Not the tea cup – I mean bra size.
The bra is a sort of temporary restructuring agent which appears, much further back in history than I had expected, when a society begins to make money and projects some of its images of perfectibility on to its women.
I remember longing for my first bra a sign of growing up. Then, as I recall, cup sizes were Bs and Cs: anything bigger was the subject of bated breath or nursing mothers.
Today bra cup sizes are increasing like giant vegetables.
This is not to be insensitive to women with heavy bosoms, a difficult figure to dress since the declining fashion for stays or corsets in the period following WWI.
There were bras before that – wonderful moody stories about pretty showgirls with two silk handkerchiefs (!) and indeed, however unreliable Wikipedia might be, the entry on bras is provoking in terms of time line and geography.
And there will always be women who don’t wear bras either because of the beauty of their bosom or sheer disinterest because increasingly the bra is marketed, either to fit what size you think you are, or what size they say you are – and they want to sell more bras.
I have only been fitted for bras twice, once in my forties and again, last week.
Marks and Spencer claims to sell a bra every few minutes but I confess I am not an M&S girl. An unapologetic snob in this (as in gloves and soap), the first French underwear I had came from a shop called Elegante, was made of flower printed black cotton. The bra was built into a minislip which fitted like a dream and there were matching pants.
It wore well and was worth every penny I paid for it.
Then, there were several big shops specialising what we might call “underpinnings.”
Now, almost all of them have gone.
I was earning when I was first fitted for a bra so I went to Rigby and Peller, reasoning that if it’s good enough for Her Majesty, it’s good enough for me. The wonderful Marie watched me climb into what I thought I wanted, regarded me frowningly in the mirror, muttered “Just a minute” and whisked away.
She returned with two other bras which didn’t look terribly different and suggested I tried one. I did. The improvement was visible. “What have you done?” I asked.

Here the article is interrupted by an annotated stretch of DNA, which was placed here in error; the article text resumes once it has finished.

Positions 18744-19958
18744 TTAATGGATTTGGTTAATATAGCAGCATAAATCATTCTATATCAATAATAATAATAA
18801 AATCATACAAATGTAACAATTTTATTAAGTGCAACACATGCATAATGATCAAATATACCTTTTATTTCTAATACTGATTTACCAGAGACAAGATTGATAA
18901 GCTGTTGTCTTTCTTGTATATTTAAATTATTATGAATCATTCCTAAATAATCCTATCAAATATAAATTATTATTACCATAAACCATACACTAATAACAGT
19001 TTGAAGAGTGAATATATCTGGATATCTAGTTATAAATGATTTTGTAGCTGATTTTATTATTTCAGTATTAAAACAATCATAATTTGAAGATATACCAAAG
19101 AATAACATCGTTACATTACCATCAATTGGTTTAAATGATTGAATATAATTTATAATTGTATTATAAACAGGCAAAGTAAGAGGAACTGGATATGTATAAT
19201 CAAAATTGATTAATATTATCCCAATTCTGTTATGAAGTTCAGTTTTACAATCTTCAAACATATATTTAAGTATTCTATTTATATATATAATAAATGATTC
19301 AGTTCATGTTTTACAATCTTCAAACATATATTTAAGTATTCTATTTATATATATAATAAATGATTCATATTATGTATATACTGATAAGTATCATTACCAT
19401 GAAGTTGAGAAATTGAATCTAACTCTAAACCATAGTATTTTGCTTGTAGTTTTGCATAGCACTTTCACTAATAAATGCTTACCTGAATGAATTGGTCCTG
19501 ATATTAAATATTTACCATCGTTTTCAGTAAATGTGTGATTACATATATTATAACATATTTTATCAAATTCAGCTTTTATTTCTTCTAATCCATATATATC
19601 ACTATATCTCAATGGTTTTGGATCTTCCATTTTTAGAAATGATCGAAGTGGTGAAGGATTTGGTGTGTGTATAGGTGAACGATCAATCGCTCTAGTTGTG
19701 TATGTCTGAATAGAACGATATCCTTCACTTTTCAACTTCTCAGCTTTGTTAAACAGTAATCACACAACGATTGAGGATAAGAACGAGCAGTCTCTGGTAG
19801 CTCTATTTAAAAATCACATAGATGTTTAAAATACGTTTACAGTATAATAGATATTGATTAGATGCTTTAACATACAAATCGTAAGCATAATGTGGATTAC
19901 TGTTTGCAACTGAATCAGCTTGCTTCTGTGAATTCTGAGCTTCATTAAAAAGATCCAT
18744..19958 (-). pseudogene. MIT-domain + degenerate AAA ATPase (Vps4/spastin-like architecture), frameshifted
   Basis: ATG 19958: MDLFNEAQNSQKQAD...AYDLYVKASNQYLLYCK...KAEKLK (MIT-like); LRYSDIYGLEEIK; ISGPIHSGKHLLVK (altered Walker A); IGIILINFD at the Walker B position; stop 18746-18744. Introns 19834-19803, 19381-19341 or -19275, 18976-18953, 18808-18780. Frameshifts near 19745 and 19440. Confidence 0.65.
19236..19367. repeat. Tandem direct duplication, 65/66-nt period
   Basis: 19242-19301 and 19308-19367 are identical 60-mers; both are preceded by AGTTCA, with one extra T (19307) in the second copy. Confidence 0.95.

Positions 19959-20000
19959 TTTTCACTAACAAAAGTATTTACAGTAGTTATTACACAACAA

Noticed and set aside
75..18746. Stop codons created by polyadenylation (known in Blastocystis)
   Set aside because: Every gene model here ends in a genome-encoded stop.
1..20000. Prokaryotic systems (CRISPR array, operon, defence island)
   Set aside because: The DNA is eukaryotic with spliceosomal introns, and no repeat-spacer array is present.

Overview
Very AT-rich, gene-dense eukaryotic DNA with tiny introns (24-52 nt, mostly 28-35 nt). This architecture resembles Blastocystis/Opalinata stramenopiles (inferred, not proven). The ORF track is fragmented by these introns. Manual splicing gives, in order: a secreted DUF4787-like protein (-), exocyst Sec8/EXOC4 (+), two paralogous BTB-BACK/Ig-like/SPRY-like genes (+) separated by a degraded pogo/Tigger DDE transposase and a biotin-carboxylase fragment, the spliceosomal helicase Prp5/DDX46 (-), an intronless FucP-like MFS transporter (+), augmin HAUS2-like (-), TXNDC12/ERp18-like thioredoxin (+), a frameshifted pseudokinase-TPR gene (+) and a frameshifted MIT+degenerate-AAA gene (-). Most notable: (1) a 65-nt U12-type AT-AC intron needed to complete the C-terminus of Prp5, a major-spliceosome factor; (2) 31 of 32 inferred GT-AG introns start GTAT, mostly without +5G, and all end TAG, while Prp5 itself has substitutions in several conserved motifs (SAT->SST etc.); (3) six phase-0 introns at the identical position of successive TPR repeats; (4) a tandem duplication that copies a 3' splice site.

“Two cup sizes bigger, one size down in circumference.”
I went in an undistinguished 36B and emerged a glowing 34 DD.
That afternoon I told a very elegant Iranian acquaintance – she said I looked radiant, what had happened? – all about it and she was thrilled.
“My mother is sending me 32 FF from Paris “ she said, “ do you think they can help me?”
I did. They did. She told me so next time we met.
But times change, bodies change and the industrialisation of manufacture involving thousands of units makes sales imperative.
The woman who fitted me in Peter Jones last week was tactful and patient. And as I have said before, I have been conditioned into trusting the John Lewis Partnership over many years.
However I know that as the years have gone forward, my muscles are the same age as me or older and a few pounds have gone on. (And JL isn’t the same either.)
The evidence of my eyes suggested that the shape was good though
“c‘est un vrai balcon” (veritably, a balcony) – or as my father would have said mischievously “With all that before you, you’ll never drown!”
But 32 FF!
This is based, explained the saleswoman helpfully, on using the closest set of hooks for 4 months, second set for 4 months, last set for 4 months. We did not discuss what I call the fried egg syndrome (ie spread) that had clearly taken place to get me from DD to FF – and who cares what size the labels say if it looks all right – but I did wonder how we went from a more comfortable (say) 35 inches round me to 32?
I was tempted to say “in your dreams” but apparently it’s to do with the elastic, and a sense of constraint that made me want to giggle.
They do say that when a woman is dressed to kill, her first victims are always her feet. I am consoled by the thought that a tight bra is less miserable than tight shoes and less compulsory in the wearing.